Local/Focus Puts the Spotlight on the South End's Union United Methodist Church Celebrating the 200-year Anniversary of its Congregation

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The Union United Methodist Church is the oldest African-American United Methodist Congregation in New England. This year, 2018, the Congregation is celebrating its 200-year anniversary, and a distinguished history committed to Christian love, social justice and “radical hospitality,” that is, a welcoming of strangers that is deep and spiritual.

Union is located at 485 Columbus Avenue, in a magnificent Gothic Revival-style building designed by Alexander R. Estey in the 1870s. It anchors one of the South End’s most popular green spaces, Titus Sparrow Park. The park’s playground was built on land donated by Union.

The Congregation was organized in 1818 out of the Bromfield Street Methodist Episcopal Church by Pastor Samuel Snowden, a former slave turned abolitionist. The Union story had begun earlier, in 1796, with a group of African-American believers on Beacon Hill who formed the May Street Meeting House. David Walker, who published the radical and influential anti-slavery ‘An Appeal to the Coloured Citizens of the World’ in 1829, was a member of its congregation.

The church moved to Revere Street, a station along the famed Underground Railroad, and next to Shawmut Avenue in Roxbury in 1911, where it was known as Fourth Methodist Episcopal. That is where in 1916 the Hattie B. Cooper Center for Children first opened its doors to 69 children; it was named after the first chairperson of the Women’s Home Missionary Society of the Methodist Episcopal Church. 

  The current Local/Focus installation features a slide show about its congregation on FOSEL's flat screen.

The current Local/Focus installation features a slide show about its congregation on FOSEL's flat screen.

In 1949, Union moved to its current home on Columbus Avenue, a site previously occupied by the New England Home for Little Wanderers, a charity that cared for children orphaned and made homeless by the Civil War. On its Inaugural Day, May 18, 1949, the keynote speaker was Mary McLeod Bethune, the prominent civil rights activist and educator who was an advisor to both President Franklin D. Roosevelt, and First Lady Eleanor Roosevelt.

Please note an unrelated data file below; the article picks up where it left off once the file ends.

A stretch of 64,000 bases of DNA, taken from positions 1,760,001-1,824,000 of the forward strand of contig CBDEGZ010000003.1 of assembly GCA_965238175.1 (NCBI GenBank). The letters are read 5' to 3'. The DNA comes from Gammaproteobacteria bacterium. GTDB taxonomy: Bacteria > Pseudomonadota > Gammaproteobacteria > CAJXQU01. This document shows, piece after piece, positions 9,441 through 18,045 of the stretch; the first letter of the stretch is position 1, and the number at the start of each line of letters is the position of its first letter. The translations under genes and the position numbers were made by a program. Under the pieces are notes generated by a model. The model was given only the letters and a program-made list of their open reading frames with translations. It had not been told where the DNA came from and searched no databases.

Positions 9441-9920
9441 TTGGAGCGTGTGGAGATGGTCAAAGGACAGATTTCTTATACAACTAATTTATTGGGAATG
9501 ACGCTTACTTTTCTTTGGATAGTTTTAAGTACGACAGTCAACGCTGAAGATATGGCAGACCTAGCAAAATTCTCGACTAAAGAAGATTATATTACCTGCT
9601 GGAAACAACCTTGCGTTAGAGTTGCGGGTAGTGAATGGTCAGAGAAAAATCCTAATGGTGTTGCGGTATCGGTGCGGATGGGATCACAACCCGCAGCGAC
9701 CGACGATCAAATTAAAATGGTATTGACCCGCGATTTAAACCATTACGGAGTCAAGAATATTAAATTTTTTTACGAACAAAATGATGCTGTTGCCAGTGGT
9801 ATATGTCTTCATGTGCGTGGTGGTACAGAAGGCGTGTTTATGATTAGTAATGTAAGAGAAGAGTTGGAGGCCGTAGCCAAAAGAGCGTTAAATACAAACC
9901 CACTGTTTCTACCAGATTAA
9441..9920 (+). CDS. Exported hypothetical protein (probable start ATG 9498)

In 1950, Union hosted the 1950 NAACP convention that voted to pursue Brown v. Board of Education. In 1966, it showcased a performance by the legendary Duke Ellington and the Duke Ellington Sacred Jazz Orchestra during the liturgical phase of Ellington’s music. In 1968 after the assassination of the Reverend Dr. Martin Luther King, Jr., Union helped create Boston’s Martin Luther King, Jr. Memorial BreakfastNow in its fortieth year, the annual event is the nation’s oldest continuous celebration of Dr. King’s life and attracts leaders from the business, civic and educational community state-wide.

In the 1970s, Union developed the Meth-Union Manor, a four- building affordable housing cooperative in the South End. In the 1980s and 1990s, Union was active in local and national efforts in the fight against apartheid in South Africa, and for economic equality at home. In 2000, Union’s Congregation became the first historically Black church to vote to formalize what it had been for decades: a safe space for the LGBTQ community.

   
  
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     Gary Bailey, a FOSEL board member and a trustee of Boston’s Union United Methodist Church, in front of the UUMC installation for Local/Focus. He is holding a picture of easier congregants of Union United. Bailey is a professor of Social Work at Simmons College. 

Gary Bailey, a FOSEL board member and a trustee of Boston’s Union United Methodist Church, in front of the UUMC installation for Local/Focus. He is holding a picture of easier congregants of Union United. Bailey is a professor of Social Work at Simmons College. 

Local/Focus is a program sponsored by the Friends of the South End Library to connect the South End branch of the BPL with local artists, non-profit institutions and creative entrepreneurs through informative and interesting installations in the library’s Tremont Street window(s).